WINCHESTER - The Select Board voted to issue the 2021 fall Town Meeting warrant and send it to the printer this week so the town clerk can mail it out to Town Meeting members. Due to the need for a special Town Meeting, Select Board Chair Susan Verdicchio said there wouldn’t be an article on the fall Town Meeting warrant for the Waterfield lot Land Development Agreement.

The board also approved a warrant article concerning a possible friendly 40B project in the area of Washington and Swanton Street. It would include mixed-income housing and add to the town’s affordable housing stock. This article would supersede a previous Town Meeting vote.

Last fall, Town Meeting approved the taking of a parcel of land at the corner of Washington and Swanton Street by any legal means necessary, including eminent domain. Although the article passed by a wide margin, some members expressed concerns with the idea of taking a property by eminent domain.

Members of the Planning Board recommended Town Meeting reject the article unless Town Meeting approved an amendment removing said phrase. That amendment failed with 121 members against.

Eminent domain would allow the town to simply take the properties if it’s for the betterment of the town, then negotiate fair compensation with the owner. That rarely happens, and especially not for properties this size.

The Select Board proposed this article for a couple of reasons: to add more affordable housing stock in town and to clean up the area for the neighbors as those properties remain vacant ever since the Massachusetts Land Court sided with the neighborhood and rejected an attempt by CVS to build a store on the site several years ago.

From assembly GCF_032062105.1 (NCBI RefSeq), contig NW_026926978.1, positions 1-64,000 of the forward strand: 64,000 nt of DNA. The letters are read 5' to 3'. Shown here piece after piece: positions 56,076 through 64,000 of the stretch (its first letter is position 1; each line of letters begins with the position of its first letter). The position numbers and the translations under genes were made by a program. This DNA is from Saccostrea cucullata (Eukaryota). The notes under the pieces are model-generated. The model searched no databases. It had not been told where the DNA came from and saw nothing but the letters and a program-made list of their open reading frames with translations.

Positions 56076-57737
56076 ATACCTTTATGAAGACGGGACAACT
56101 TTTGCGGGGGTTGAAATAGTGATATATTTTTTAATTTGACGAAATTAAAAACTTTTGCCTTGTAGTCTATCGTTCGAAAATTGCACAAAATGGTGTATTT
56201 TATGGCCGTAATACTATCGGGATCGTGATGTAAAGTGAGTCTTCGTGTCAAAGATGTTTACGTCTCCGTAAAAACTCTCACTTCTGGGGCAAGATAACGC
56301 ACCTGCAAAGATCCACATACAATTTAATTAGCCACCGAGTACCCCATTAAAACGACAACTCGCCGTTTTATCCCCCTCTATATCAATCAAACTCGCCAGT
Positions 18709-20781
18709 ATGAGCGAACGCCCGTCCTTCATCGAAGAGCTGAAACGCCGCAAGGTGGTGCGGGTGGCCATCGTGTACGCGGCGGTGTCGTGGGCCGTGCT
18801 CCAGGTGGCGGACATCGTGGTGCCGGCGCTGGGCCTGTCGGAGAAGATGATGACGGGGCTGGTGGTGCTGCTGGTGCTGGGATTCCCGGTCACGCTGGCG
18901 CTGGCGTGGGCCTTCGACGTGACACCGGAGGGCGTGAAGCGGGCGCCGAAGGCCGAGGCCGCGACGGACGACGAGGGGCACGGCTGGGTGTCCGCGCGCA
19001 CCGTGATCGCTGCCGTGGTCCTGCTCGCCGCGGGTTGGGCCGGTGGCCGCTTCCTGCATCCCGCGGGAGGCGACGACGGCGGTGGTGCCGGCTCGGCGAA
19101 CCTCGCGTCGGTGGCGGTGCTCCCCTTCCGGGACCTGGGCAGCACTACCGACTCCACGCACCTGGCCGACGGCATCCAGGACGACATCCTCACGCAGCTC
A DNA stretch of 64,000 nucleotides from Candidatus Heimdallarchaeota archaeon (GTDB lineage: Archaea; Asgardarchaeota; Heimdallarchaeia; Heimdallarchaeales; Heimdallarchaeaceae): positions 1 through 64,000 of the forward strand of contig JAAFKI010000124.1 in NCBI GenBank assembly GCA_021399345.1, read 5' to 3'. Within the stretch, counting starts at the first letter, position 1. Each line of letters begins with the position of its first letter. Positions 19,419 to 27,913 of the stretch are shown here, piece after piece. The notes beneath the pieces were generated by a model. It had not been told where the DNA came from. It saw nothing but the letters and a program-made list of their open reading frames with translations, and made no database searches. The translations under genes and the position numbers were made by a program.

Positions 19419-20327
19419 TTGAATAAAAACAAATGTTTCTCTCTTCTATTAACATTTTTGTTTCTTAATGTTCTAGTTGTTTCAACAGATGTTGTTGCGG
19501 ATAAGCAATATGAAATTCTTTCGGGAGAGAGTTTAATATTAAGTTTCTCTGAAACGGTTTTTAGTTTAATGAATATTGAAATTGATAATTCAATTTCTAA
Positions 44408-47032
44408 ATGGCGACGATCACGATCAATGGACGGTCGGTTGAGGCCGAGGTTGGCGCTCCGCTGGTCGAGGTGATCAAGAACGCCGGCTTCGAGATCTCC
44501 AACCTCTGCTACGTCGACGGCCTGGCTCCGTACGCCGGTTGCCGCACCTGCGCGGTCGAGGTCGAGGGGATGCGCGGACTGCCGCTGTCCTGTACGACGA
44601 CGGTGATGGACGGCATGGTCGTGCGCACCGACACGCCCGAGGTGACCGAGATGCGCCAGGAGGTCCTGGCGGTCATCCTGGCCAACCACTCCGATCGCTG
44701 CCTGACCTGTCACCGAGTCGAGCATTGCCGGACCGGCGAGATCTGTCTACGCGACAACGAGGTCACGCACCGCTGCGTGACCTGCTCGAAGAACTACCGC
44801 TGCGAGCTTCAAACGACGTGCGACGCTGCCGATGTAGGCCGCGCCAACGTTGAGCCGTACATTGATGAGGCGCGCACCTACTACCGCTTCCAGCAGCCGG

Once that failed, a developer, Brian Melanson, purchased the properties with the intent to create 60 units with affordable housing and retail. Although neighbors approved of the plan, the coronavirus hit and forced Melanson to sell to a new owner. That new owner has yet to formally announce or do anything with the site, so it sits dormant.

If Town Meeting approves this article next month, the project would help add to the town’s Subsidized Housing Index and, depending on when the developer pulls permits, could keep it in safe harbor and away from unwanted (usually larger-scale) 40B projects.

After the board approved the warrant, Assistant Town Manager Mark Twogood informed the board the Capital Planning Committee would co-sponsor the Transfer Station article that will seek to authorize funding to upgrade and repair the station.

The warrant should appear on the town’s website this afternoon (

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